Hypothyroidism is common throughout the world and readily diagnosed with thyroid function tests. Management should be straightforward but appears not to be the case. Thyroid hormone replacement with levothyroxine monotherapy is the standard treatment which is effective in the majority of cases. However, 10–15% of patients established on levothyroxine do not feel their health is entirely restored and some patients prefer the addition of liothyronine. Proponents of liothyronine argue that the ratio of T3 and T4 hormones is substantially altered on T4 monotherapy and therefore both hormones may be needed for optimal health. This remains controversial as clinical trials have not demonstrated superiority of combination therapy (levothyroxine and liothyronine) over levothyroxine monotherapy. There is now a pressing need for further studies and in particular randomized controlled trials in this area. To help design and facilitate dedicated trials and better understand thyroid hormone replacement, this review summarizes the evidence where there is established knowledge and agreement (knowns) and areas where research is lacking (unknowns). Agreements include the extent of dissatisfaction with levothyroxine monotherapy, biases in testing for hypothyroidism and prescribing levothyroxine, as well as variable thresholds for prescribing levothyroxine and challenges in liothyronine dosing. The review will also highlight and summarize the unknowns including the long-term safety profile of liothyronine, and potential biomarkers to identify individuals who might benefit most from combination therapy.

Combination Thyroid Hormone Replacement; Knowns and Unknowns / P.N. Taylor, V. Eligar, I. Muller, A. Scholz, C. Dayan, O. Okosieme. - In: FRONTIERS IN ENDOCRINOLOGY. - ISSN 1664-2392. - 10(2019 Oct), pp. 706.1-706.9. [10.3389/fendo.2019.00706]

Combination Thyroid Hormone Replacement; Knowns and Unknowns

I. Muller;
2019-10

Abstract

Hypothyroidism is common throughout the world and readily diagnosed with thyroid function tests. Management should be straightforward but appears not to be the case. Thyroid hormone replacement with levothyroxine monotherapy is the standard treatment which is effective in the majority of cases. However, 10–15% of patients established on levothyroxine do not feel their health is entirely restored and some patients prefer the addition of liothyronine. Proponents of liothyronine argue that the ratio of T3 and T4 hormones is substantially altered on T4 monotherapy and therefore both hormones may be needed for optimal health. This remains controversial as clinical trials have not demonstrated superiority of combination therapy (levothyroxine and liothyronine) over levothyroxine monotherapy. There is now a pressing need for further studies and in particular randomized controlled trials in this area. To help design and facilitate dedicated trials and better understand thyroid hormone replacement, this review summarizes the evidence where there is established knowledge and agreement (knowns) and areas where research is lacking (unknowns). Agreements include the extent of dissatisfaction with levothyroxine monotherapy, biases in testing for hypothyroidism and prescribing levothyroxine, as well as variable thresholds for prescribing levothyroxine and challenges in liothyronine dosing. The review will also highlight and summarize the unknowns including the long-term safety profile of liothyronine, and potential biomarkers to identify individuals who might benefit most from combination therapy.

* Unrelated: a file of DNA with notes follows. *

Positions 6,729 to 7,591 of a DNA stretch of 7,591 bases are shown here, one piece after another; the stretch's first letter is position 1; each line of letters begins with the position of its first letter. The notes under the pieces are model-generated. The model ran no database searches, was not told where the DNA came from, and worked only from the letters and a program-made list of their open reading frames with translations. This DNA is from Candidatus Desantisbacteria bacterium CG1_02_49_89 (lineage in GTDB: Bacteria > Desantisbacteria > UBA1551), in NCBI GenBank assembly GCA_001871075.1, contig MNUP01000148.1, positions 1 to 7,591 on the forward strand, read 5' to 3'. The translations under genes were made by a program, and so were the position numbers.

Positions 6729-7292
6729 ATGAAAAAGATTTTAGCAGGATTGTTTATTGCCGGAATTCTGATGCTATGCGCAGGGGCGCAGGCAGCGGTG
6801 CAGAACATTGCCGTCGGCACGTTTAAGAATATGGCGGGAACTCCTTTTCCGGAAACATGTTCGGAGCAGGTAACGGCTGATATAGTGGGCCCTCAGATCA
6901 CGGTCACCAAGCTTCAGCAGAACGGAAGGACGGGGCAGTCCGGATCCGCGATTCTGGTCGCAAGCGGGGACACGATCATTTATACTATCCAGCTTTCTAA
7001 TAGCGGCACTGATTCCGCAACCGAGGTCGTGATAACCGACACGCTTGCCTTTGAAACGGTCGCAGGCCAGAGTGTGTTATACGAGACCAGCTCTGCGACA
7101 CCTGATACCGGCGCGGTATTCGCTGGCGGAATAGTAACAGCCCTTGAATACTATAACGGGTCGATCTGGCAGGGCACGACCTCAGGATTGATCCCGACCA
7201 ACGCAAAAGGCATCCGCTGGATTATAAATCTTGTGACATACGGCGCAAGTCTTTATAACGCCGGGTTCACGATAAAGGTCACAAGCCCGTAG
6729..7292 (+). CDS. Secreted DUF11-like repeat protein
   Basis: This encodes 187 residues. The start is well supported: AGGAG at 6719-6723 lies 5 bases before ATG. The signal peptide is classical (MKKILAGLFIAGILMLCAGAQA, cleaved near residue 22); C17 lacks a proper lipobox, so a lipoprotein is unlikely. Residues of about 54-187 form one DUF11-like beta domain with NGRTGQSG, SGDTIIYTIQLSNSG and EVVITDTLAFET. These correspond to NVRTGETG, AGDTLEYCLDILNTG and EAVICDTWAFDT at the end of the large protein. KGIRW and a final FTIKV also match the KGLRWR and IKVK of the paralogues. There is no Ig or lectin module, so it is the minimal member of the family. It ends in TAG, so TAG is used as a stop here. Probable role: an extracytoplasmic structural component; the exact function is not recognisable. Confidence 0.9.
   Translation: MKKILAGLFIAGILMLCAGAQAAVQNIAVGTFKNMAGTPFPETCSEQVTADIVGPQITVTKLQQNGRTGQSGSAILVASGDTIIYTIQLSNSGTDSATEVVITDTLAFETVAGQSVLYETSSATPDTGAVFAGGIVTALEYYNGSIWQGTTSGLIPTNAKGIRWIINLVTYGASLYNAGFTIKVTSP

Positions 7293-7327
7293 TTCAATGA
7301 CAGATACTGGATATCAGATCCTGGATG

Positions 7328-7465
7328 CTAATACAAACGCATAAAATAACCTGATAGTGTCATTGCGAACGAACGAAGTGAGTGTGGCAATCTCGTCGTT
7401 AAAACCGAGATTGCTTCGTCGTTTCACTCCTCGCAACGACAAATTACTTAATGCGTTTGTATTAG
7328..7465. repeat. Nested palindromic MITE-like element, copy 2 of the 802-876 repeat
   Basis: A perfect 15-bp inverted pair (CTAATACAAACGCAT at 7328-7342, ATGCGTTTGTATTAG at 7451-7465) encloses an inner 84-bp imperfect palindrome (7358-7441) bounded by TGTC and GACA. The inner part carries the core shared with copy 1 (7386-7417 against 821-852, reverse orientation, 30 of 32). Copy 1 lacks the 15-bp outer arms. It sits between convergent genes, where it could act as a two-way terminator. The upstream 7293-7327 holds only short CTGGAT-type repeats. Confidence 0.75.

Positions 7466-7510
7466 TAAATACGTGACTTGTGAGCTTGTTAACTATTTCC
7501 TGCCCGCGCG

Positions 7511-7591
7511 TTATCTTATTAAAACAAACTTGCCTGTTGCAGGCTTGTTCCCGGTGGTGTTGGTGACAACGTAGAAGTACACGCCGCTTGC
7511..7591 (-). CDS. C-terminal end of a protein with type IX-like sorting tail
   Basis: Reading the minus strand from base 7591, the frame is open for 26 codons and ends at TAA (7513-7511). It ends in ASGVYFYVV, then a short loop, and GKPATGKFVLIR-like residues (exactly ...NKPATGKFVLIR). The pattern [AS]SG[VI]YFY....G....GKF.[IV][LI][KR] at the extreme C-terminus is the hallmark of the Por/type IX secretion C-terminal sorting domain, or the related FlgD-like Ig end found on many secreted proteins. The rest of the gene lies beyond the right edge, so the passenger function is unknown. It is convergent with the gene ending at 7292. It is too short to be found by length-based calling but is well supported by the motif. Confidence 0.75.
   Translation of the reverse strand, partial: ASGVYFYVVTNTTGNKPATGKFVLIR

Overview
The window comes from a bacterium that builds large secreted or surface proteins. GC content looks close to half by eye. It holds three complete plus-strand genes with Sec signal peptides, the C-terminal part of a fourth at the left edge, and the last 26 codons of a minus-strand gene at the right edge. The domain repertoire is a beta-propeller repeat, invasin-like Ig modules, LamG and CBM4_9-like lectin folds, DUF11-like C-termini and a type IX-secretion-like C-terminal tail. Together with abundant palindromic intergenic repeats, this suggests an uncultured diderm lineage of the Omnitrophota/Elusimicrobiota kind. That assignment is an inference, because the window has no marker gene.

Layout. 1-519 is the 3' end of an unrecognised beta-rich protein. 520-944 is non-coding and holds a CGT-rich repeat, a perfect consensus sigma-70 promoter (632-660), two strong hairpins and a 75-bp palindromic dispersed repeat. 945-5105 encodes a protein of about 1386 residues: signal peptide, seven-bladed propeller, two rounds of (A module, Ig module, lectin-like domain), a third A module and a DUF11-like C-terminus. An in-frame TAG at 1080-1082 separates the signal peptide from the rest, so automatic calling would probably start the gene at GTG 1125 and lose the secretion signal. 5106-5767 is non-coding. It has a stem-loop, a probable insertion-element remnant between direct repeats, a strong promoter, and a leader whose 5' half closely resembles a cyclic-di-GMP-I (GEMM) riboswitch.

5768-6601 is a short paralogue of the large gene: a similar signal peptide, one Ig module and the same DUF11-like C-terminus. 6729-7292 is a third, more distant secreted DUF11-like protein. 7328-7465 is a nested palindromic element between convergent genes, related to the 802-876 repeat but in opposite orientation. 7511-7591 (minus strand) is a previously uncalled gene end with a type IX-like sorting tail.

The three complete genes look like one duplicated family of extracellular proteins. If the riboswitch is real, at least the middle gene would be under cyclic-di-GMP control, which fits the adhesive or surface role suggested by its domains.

combination; hypothyroidism; levothyroxine; liothyronine; treatment
Settore MED/13 - Endocrinologia
Article (author)
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Utilizza questo identificativo per citare o creare un link a questo documento: http://hdl.handle.net/2434/901314
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